Falling in love with a goat, in one architect’s experience, can stir some murky relationships.
For its final production of the semester, the Generic Theatre Company debuts the dark and complicated love story, “The Goat, or Who Is Sylvia?”
The bestiality-based saga centers around Martin, an aging but successful architect who falls in love with a grass-munching goat.
Martin’s amorous decisions, mainly his confrontation and embracement of social taboos, strains relationships within his family as the play sets out to challenge the limits placed on society about whom or what to love.
The play, written by Pulitzer Prize winner Edward Albee, also incorporates word games and grammatically-based arguments as one man’s bizarre relationship unfolds.
The two lead characters, Martin and his wife, Stevie, exchange witty wordplay, bantering back and forth, while delving further into the emotional tragedy.
“Tragedy” itself comes from the Greek word for “goat song.” The name of the play refers to the song “Who is Sylvia,” sung in the Shakespearean comedy “The Two Gentlemen of Verona.”
“Everybody seems to think of love stories and romances as those of being intrinsically good. We always want to root for the innocent lovers,” the director Max Young-Jones said.
Young-Jones was inspired to bring the play to the stage while reading it in print. Drawn in by the recognizable characters and high stakes of the performance, Young-Jones felt it was the perfect play to do.
As the story unfolds, the audience is reminded that love is not always a beautiful thing.
“I really tried to highlight how the power of love can be a destructive force,” the sophomore added.
The set, Young-Jones explained, is predominantly red and white. While picking a black and white set could mimic the stark contrast in what is perceived as right or wrong, the colors were carefully chosen as not to paint one decision or the other as purely good or bad.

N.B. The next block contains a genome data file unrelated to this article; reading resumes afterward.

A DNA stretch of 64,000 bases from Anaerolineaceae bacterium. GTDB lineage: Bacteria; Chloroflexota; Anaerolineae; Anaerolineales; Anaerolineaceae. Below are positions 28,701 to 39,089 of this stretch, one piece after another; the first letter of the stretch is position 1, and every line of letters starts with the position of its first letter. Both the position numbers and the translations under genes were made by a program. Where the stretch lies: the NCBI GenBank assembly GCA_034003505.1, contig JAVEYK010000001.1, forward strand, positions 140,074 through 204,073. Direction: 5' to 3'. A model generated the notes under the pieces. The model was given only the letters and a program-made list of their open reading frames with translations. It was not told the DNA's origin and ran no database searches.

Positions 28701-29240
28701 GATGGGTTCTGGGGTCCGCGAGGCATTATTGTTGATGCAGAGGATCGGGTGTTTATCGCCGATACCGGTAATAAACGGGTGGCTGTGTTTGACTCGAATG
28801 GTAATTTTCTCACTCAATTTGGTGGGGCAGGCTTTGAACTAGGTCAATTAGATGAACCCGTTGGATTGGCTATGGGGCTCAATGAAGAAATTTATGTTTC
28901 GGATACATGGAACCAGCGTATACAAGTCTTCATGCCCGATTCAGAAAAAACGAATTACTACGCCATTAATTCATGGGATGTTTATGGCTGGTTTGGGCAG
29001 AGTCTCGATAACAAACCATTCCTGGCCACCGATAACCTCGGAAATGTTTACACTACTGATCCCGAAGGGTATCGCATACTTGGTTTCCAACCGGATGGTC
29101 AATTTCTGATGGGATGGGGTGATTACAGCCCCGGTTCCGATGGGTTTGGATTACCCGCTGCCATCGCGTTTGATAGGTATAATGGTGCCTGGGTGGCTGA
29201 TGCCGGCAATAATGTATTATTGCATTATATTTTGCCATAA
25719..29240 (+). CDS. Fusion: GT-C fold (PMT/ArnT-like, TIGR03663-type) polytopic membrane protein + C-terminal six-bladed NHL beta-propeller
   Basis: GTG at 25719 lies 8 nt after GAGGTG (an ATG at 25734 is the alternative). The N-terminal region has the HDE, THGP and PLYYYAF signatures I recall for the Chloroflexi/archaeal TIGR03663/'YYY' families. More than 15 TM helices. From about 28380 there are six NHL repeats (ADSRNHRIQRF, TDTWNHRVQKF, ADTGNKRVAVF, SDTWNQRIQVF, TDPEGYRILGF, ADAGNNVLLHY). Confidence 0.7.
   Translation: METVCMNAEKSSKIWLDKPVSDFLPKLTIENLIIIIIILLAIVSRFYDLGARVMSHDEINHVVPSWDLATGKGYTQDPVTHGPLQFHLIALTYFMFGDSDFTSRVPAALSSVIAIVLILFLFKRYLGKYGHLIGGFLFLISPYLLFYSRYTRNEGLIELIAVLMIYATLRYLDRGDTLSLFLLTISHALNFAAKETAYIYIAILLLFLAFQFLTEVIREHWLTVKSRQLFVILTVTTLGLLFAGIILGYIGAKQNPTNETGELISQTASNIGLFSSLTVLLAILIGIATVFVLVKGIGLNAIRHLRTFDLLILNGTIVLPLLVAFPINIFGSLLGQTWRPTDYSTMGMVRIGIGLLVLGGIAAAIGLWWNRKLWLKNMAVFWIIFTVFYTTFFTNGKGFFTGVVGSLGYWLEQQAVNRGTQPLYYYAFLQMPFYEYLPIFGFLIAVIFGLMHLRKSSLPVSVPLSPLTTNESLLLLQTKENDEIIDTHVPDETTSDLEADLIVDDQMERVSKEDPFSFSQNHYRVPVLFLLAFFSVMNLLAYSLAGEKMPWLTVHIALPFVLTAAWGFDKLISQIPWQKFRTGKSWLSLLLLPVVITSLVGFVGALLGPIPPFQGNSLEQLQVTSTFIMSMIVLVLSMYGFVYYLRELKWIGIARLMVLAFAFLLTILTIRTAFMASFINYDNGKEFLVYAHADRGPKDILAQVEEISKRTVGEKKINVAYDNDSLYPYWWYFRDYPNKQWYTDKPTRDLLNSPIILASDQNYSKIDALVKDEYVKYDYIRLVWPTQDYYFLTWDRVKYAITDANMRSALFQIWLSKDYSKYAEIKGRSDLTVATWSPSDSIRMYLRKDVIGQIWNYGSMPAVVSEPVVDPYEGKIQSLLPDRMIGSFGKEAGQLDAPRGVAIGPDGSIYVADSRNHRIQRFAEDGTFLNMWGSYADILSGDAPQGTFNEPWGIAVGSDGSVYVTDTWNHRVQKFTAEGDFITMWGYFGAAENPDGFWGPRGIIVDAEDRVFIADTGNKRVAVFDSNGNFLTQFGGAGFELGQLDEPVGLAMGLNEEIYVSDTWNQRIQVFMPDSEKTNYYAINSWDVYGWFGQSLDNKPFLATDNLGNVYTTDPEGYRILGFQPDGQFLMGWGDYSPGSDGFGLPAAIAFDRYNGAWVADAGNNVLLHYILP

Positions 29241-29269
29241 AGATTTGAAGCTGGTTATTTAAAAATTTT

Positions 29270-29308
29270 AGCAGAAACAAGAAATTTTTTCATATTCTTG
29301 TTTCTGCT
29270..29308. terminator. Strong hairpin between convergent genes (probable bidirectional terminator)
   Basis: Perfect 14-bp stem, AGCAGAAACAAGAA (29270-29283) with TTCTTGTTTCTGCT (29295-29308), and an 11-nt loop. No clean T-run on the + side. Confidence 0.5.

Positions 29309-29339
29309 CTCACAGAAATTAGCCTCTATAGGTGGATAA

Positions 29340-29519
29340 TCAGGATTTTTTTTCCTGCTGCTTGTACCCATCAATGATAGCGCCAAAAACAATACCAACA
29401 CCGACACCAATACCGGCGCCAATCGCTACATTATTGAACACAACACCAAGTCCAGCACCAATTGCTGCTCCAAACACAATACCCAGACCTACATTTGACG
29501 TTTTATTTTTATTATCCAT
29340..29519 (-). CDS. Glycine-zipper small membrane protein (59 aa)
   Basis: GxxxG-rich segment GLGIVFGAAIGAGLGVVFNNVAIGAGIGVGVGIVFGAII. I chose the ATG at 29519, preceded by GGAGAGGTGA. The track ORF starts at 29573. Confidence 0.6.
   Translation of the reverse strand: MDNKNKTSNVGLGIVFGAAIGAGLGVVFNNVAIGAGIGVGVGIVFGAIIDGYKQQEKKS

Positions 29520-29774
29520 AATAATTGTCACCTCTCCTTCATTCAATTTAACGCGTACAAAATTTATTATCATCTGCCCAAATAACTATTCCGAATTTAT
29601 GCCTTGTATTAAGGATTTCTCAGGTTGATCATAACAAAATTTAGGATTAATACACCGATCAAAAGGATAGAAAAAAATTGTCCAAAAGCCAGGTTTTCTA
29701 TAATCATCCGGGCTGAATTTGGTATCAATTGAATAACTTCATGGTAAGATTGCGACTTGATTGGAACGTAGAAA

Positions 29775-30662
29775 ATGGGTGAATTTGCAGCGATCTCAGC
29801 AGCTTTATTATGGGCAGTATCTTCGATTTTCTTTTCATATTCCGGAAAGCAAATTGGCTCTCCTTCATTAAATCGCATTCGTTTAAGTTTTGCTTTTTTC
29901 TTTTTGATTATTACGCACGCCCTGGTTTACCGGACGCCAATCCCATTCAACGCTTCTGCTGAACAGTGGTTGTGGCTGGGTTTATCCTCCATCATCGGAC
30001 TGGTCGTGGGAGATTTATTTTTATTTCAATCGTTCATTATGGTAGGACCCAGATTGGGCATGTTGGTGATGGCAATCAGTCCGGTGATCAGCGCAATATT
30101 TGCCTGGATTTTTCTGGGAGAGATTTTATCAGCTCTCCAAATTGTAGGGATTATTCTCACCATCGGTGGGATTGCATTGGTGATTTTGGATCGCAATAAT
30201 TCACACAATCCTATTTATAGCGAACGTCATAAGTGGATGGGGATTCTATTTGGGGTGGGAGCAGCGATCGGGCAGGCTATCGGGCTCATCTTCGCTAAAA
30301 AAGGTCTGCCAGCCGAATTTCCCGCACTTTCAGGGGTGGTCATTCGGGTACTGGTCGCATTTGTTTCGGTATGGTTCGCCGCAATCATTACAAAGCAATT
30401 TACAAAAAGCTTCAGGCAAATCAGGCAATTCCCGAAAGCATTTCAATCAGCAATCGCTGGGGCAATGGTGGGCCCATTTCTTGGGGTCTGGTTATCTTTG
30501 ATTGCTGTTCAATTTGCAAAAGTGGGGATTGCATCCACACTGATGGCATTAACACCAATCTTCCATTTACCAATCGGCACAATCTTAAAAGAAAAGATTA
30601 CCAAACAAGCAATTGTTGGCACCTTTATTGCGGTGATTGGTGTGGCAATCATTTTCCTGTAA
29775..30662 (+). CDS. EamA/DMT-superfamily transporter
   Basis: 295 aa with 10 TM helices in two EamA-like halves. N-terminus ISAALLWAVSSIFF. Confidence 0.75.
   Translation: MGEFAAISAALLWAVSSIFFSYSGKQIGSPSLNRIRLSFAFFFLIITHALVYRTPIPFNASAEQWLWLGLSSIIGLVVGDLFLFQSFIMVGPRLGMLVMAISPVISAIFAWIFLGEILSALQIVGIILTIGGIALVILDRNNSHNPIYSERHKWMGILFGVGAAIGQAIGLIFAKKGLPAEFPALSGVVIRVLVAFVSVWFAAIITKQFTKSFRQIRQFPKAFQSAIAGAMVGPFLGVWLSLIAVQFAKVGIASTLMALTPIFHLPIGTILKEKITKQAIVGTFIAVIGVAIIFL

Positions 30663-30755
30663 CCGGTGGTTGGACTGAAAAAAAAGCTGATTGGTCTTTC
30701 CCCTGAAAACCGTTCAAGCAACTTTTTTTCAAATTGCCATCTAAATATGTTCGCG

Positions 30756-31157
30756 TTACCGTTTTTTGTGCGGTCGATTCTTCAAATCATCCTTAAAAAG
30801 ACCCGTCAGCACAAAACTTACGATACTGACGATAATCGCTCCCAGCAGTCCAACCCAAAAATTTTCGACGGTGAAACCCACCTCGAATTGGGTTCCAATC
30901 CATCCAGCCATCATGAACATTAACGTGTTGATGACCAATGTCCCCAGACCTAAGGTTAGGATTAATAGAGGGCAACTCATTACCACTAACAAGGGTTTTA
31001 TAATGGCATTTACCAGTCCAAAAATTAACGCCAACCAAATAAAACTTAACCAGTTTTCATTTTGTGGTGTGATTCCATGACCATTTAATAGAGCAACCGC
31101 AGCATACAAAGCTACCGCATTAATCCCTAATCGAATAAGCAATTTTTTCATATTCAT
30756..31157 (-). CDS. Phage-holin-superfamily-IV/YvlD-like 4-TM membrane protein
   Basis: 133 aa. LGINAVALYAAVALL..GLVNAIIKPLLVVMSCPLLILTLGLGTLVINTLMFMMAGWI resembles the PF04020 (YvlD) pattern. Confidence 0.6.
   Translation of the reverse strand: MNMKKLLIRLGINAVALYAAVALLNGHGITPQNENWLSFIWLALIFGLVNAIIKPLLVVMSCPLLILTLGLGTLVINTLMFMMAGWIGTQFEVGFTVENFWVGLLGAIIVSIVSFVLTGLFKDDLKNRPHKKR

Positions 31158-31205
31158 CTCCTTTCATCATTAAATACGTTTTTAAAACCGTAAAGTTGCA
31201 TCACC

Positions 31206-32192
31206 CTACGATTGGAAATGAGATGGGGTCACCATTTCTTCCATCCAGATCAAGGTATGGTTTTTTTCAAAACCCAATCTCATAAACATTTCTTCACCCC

This is also the directorial debut at GW for Young-Jones. Unsurprisingly, the loaded play has been met with roadblocks around every turn.
“Much of the play is very physical and a lot of things in the original script couldn’t be done because of coding violations,” he said.
The script calls for physical fighting and the throwing and destruction of props, all of which Lisner Downstage could not accommodate.
Young-Jones said he was prohibited from having the actors throw glass, which he substituted for chairs and books.
Freshman Sarah Otis was also challenged throughout the production, but her struggles were tied to mastering her role as Martin’s betrayed wife, Stevie.
“This was something that required me to dig really deep and think about how I would react in these situations…it was difficult finding those emotions,” Otis said.
Cast members’ reactions tend to be as varied as the play’s mixed messages themselves.
“This play is about a conflicted man and how his family comes to terms with it,” junior Preston Reynolds said.
Reynolds plays the main character’s good friend, Ross.
Ross is the first to hear Martin’s unusual confession and plays a role in divulging the ugly secret. As the drama unfolds, the audience is positioned as the jury, forming their own opinions as to who is right and who has been wronged, who deserves guilt and who has been shamed.
“I would say this play is about the nature of human sexuality,” junior Michael Salgarolo, who plays the lead role, said. “Human sexuality is not nearly as defined or structured as we would like it to be.”